On Friday, Smith denied any wrongdoing, noting that his employment by Micronics was cleared at the time by the Navy legal counsel at China Lake. “When I went to the counsel, presented it and everything, they gave me a clean bill of health,” Smith said. “I did it by the rules and regulations, which are set down by the counsel.”

Navy Shares Blame

Lt. Bruce A. Cole, a Navy spokesman in Washington, confirmed that managers at China Lake had reviewed Smith’s plans to join Micronics’ and told him they saw no conflict of interest.

A previous investigation by the General Accounting Office, the watchdog arm of Congress, concluded that the Navy shared responsibility for the problems with Micronics’ production of the Phoenix arming device.


According to a report last year by the GAO, officials at China Lake “did not insist on strict adherence to contract requirements” and failed to “provide the necessary oversight of Micronics’ quality assurance program.” The GAO study attributed the lack of diligence to pressures within the Navy to speed development of the fuze.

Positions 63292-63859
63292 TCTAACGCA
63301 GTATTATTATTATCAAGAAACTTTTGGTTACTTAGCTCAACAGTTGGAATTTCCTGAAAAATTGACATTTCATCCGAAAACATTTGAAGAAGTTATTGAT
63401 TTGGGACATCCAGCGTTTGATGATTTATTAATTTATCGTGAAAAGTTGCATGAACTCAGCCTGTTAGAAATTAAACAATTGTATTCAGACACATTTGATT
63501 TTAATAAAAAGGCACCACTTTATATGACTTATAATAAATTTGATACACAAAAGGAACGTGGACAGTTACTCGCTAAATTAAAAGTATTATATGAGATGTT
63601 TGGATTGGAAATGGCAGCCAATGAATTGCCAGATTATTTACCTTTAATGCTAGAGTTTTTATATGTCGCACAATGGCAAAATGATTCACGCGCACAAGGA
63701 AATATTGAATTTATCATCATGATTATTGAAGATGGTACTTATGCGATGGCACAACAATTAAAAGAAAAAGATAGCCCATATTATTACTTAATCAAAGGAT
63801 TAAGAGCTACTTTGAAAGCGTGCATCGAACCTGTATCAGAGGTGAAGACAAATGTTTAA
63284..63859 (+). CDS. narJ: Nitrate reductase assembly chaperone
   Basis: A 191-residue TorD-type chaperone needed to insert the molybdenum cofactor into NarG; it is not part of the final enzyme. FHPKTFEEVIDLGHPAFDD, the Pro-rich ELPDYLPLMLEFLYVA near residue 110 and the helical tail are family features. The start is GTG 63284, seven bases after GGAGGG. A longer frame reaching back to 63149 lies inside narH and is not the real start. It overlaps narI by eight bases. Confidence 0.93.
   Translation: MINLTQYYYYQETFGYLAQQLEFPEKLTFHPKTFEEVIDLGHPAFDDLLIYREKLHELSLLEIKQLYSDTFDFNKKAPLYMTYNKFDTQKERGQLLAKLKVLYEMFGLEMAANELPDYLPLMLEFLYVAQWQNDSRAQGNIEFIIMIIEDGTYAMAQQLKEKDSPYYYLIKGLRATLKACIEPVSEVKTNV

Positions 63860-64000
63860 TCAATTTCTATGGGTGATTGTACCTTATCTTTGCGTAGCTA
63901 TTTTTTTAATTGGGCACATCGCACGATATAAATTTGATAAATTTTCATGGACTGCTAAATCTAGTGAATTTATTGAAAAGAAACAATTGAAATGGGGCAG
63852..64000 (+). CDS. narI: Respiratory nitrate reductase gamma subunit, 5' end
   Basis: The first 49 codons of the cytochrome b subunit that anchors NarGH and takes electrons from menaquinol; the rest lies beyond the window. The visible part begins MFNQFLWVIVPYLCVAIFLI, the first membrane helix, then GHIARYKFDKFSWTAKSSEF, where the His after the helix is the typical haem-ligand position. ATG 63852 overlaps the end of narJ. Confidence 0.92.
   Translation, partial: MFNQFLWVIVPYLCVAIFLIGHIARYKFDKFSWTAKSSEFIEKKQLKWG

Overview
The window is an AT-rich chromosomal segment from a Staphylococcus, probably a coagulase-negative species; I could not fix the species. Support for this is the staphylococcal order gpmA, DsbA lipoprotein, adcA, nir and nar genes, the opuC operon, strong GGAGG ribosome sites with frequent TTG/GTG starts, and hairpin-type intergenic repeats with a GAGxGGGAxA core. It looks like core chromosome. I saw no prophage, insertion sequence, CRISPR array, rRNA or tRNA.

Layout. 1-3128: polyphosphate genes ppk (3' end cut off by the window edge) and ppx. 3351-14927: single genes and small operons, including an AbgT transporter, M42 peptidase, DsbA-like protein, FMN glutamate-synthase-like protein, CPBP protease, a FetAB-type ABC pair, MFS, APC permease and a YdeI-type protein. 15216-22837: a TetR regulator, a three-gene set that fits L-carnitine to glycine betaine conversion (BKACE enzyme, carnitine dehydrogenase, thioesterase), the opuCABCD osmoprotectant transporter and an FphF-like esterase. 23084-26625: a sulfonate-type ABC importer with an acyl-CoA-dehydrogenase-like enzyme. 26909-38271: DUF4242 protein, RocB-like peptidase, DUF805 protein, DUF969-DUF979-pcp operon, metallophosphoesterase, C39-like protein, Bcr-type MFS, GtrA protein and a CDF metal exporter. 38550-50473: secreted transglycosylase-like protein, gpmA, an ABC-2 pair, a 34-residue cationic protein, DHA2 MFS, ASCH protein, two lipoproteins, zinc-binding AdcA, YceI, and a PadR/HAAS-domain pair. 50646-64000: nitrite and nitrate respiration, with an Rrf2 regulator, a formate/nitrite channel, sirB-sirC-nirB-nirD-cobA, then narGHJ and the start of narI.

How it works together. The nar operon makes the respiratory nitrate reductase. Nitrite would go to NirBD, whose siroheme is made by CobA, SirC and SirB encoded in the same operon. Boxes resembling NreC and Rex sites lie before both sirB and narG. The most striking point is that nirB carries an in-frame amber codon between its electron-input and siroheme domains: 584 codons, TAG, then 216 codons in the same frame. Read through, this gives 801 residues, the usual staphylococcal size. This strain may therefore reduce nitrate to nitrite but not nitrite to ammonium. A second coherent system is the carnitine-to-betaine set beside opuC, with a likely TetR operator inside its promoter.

Micronics’ contracts with the Navy Air Systems Command for the fuzes have totalled nearly $5.4 million in the last three years.

The Phoenix--the principal weapon for the Navy’s F-14 fighter--is a radar-guided missile designed to be capable of firing at enemy aircraft 100 miles away. But it has been problem-plagued from the start.

Los Angeles-based Hughes Aircraft, the prime contractor, has shut down its Tucson, Ariz., production plant twice since 1984 to correct severe quality control failures. In 1986, a full year before the problems with Micronics’ fuze production process were discovered, it cost the Navy more than $1 million to correct a separate design flaw in the arming mechanism, according to the GAO.


The problems now under criminal investigation were detected during Navy testing of the fuze in April, 1987.

Micronics’ contract, the sources said, required the company to form the devices using a process called “investment casting” in which molten metal is poured into a wax mold, resulting in a smoothly finished product that can meet precise specifications.

Flaws Were Grave